Then there is the increasing grinding pressure of regulation, scrutiny and performance management. The things that are quantifiable and therefore to the interest of the system are often the things that I have very little interest in. It is almost impossible to measure things like improvement in wellbeing, lives subtly changed because of the chemistry of kindness and respect. Social workers now spend 80% of their working lives in front of computer screens. Tell me where and how this makes sense?

Then there are the senior managers. Some appear to be suffering from some kind of psychopathy- I can never work out whether the job did this to them, or they rose so high because of (a.) their inability to see any colours other than black and white, and (b.) their utter lack of interest in anyone who did not directly enhance or threaten their careers. (The former are courted, the latter ruthlessly destroyed.) The end result is toxicity in the heart of a profession that is supposed to be all about caring.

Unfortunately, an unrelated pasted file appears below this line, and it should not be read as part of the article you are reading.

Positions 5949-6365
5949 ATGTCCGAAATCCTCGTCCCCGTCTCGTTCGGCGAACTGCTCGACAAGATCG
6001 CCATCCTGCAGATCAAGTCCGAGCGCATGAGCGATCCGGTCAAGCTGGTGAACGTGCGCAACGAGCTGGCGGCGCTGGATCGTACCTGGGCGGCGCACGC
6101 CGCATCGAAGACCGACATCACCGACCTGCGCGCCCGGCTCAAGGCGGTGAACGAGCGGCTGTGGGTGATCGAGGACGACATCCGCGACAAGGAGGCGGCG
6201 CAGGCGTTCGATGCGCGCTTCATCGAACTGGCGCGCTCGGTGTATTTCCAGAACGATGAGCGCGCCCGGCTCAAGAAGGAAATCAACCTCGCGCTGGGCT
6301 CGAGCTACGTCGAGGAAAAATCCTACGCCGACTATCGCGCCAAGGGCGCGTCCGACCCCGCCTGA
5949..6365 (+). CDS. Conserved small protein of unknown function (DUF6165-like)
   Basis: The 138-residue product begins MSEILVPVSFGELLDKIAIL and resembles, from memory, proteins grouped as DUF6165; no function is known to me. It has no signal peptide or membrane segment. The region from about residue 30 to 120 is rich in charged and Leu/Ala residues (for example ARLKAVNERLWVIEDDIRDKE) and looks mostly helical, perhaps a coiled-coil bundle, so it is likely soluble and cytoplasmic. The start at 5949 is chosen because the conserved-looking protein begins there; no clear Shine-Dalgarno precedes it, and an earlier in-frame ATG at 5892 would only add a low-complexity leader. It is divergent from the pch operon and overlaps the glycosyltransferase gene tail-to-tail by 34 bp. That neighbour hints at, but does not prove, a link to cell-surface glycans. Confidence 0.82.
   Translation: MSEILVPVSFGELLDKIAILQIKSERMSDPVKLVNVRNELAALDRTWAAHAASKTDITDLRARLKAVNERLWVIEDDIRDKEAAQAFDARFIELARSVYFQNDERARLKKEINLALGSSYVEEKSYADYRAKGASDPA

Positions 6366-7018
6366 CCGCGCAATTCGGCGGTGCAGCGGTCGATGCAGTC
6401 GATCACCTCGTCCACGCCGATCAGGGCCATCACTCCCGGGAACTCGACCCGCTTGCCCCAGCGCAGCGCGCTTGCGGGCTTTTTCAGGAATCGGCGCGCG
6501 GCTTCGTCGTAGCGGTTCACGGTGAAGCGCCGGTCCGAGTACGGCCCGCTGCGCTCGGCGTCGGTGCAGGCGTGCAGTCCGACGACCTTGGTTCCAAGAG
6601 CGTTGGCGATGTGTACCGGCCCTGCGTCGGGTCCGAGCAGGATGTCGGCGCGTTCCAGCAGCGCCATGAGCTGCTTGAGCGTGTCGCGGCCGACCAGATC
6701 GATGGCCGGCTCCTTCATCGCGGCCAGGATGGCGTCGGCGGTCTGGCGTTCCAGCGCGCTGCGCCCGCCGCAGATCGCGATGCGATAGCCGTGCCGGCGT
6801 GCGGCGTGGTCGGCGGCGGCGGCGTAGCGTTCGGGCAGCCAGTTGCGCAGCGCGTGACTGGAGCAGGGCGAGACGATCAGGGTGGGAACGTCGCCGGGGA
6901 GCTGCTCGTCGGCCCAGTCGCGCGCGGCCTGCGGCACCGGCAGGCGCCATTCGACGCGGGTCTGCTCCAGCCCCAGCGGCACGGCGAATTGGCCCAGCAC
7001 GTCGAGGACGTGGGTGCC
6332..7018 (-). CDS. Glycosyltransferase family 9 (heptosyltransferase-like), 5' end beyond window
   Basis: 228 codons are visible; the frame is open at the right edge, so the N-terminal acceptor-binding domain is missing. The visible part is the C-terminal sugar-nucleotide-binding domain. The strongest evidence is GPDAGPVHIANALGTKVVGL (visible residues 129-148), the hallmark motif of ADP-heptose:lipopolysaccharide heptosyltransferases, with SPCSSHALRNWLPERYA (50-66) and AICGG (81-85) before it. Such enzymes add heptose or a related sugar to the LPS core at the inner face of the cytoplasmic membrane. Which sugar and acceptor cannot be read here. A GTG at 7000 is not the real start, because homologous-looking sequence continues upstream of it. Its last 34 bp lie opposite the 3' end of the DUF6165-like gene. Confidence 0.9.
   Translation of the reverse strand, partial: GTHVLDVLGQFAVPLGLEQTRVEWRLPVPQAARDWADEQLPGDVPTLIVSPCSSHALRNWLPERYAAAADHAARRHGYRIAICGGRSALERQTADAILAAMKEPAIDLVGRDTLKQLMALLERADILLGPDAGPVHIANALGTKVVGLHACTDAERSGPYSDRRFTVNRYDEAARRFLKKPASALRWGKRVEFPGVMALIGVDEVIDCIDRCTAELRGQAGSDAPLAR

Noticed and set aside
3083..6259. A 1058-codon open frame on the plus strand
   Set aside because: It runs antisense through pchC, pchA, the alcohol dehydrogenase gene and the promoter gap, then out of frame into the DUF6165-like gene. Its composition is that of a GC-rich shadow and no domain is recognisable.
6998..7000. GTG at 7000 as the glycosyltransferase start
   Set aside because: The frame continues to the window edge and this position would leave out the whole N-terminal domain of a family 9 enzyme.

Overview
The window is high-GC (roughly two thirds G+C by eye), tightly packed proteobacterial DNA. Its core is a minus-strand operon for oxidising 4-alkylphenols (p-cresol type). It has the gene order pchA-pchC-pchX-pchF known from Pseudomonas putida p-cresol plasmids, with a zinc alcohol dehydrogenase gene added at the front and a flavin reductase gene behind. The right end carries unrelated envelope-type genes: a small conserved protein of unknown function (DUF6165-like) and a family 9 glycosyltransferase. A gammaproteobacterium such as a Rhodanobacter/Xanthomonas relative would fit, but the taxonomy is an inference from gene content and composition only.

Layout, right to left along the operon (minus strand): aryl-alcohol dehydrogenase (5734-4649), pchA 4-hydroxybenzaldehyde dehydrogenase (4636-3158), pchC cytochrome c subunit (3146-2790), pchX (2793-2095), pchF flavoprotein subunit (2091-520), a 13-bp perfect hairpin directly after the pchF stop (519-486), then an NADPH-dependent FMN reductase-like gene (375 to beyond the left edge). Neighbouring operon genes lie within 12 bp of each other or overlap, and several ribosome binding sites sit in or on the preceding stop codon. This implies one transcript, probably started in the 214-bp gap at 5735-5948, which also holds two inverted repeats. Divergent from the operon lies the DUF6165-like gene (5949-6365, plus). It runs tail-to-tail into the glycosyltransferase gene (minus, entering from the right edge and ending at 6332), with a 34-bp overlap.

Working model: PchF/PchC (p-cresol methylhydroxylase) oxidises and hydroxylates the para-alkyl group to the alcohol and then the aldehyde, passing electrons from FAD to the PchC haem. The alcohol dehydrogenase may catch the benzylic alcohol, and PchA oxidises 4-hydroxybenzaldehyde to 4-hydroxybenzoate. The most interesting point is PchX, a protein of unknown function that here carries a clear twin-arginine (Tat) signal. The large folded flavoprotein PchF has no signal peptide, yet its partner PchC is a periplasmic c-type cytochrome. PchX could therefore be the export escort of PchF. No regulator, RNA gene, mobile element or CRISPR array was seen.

Finally there are the suits. It probably says something about my career that I have always refused to work in a suit. I often feel slightly self conscious about this as I am frequently the only man in a room that is not wearing one. But the suit has come to represent something to me of what I am NOT. That is not to say that every person dressed in smart business wear in councils is somehow suspect, sold out- I have met many lovely suit wearers. It is just that suits are power statements, and I am much more interested in making real connections with people. It has become something of an overvalued issue for me, so much so that I am considering renting a tuxedo for my last day in work- catharsis by cummerbund.